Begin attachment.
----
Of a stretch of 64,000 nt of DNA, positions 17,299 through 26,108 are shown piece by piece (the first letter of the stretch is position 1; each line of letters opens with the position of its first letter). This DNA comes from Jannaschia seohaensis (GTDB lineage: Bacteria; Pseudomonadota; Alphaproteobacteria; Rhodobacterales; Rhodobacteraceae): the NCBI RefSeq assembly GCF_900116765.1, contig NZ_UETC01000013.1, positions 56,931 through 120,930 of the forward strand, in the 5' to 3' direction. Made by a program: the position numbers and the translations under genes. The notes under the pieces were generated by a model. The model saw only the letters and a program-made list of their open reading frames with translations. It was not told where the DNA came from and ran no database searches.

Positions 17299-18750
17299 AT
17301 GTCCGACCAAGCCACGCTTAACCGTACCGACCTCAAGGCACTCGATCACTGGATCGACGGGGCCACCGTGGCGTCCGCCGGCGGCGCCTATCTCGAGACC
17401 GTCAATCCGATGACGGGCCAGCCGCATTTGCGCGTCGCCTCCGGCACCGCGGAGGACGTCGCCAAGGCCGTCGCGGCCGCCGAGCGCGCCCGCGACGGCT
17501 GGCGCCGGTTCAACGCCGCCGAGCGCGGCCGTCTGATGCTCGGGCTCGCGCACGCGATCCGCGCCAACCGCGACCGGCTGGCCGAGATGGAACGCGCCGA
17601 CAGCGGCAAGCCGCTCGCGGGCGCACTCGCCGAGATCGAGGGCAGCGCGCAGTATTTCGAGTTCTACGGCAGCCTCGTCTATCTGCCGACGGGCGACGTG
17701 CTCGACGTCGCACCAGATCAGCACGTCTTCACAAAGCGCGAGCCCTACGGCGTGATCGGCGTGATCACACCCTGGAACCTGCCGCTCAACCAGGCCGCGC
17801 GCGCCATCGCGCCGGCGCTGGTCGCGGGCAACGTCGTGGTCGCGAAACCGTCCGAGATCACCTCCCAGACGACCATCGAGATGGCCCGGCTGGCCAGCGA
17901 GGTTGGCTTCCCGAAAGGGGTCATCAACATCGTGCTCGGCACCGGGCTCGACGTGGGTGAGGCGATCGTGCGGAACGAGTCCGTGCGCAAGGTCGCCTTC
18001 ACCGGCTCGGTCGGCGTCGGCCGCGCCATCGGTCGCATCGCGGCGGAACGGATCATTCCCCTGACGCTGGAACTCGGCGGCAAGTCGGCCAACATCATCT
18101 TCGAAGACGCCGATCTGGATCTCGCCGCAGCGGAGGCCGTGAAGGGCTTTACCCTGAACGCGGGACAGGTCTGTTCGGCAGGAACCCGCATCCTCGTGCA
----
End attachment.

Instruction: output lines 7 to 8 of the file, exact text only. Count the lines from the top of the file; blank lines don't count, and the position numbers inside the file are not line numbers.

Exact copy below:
17601 CAGCGGCAAGCCGCTCGCGGGCGCACTCGCCGAGATCGAGGGCAGCGCGCAGTATTTCGAGTTCTACGGCAGCCTCGTCTATCTGCCGACGGGCGACGTG
17701 CTCGACGTCGCACCAGATCAGCACGTCTTCACAAAGCGCGAGCCCTACGGCGTGATCGGCGTGATCACACCCTGGAACCTGCCGCTCAACCAGGCCGCGC